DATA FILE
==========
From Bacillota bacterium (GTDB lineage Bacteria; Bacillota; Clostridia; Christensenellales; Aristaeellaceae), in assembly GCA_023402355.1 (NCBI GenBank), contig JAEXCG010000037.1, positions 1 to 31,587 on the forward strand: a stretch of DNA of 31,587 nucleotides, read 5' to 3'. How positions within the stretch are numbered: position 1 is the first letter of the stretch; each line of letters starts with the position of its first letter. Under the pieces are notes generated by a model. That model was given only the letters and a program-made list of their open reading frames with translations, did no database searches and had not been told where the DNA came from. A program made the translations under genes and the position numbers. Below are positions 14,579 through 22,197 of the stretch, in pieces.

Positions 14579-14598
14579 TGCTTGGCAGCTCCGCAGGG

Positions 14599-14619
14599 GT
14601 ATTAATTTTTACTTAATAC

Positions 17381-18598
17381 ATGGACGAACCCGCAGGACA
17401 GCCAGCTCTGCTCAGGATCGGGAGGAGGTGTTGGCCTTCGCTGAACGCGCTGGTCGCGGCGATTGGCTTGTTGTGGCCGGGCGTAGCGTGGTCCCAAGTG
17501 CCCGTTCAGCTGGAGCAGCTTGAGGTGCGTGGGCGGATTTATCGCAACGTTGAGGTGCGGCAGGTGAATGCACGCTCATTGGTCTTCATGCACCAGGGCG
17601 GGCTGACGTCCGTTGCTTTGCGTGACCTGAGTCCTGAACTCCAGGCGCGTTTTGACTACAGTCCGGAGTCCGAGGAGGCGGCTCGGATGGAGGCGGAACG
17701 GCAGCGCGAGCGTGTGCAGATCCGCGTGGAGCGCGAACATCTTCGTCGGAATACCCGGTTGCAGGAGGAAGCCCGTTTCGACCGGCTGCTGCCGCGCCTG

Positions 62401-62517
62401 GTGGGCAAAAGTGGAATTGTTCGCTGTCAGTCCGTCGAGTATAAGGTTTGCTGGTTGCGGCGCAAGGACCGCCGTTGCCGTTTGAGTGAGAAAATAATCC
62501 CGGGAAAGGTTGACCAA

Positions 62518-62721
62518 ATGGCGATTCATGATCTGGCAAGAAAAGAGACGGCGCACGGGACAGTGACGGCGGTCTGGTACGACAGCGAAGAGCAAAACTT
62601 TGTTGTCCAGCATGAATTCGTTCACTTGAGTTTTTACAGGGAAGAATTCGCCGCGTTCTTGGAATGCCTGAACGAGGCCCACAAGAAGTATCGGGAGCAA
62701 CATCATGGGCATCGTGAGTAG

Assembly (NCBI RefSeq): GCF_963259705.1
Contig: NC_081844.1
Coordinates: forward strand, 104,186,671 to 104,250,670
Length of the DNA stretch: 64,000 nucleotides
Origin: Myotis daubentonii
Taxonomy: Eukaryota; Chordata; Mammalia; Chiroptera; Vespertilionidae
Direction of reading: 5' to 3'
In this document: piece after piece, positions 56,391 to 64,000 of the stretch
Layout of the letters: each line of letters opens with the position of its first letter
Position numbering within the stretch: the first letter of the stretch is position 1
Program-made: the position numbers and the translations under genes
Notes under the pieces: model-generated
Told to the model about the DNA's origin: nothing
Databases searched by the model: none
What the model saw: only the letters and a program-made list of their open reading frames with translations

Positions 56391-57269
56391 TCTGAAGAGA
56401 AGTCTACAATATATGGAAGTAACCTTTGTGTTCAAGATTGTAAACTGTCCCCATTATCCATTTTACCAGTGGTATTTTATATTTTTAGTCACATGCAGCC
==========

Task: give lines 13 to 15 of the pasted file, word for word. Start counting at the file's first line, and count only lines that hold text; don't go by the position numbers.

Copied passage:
Positions 62401-62517
62401 GTGGGCAAAAGTGGAATTGTTCGCTGTCAGTCCGTCGAGTATAAGGTTTGCTGGTTGCGGCGCAAGGACCGCCGTTGCCGTTTGAGTGAGAAAATAATCC
62501 CGGGAAAGGTTGACCAA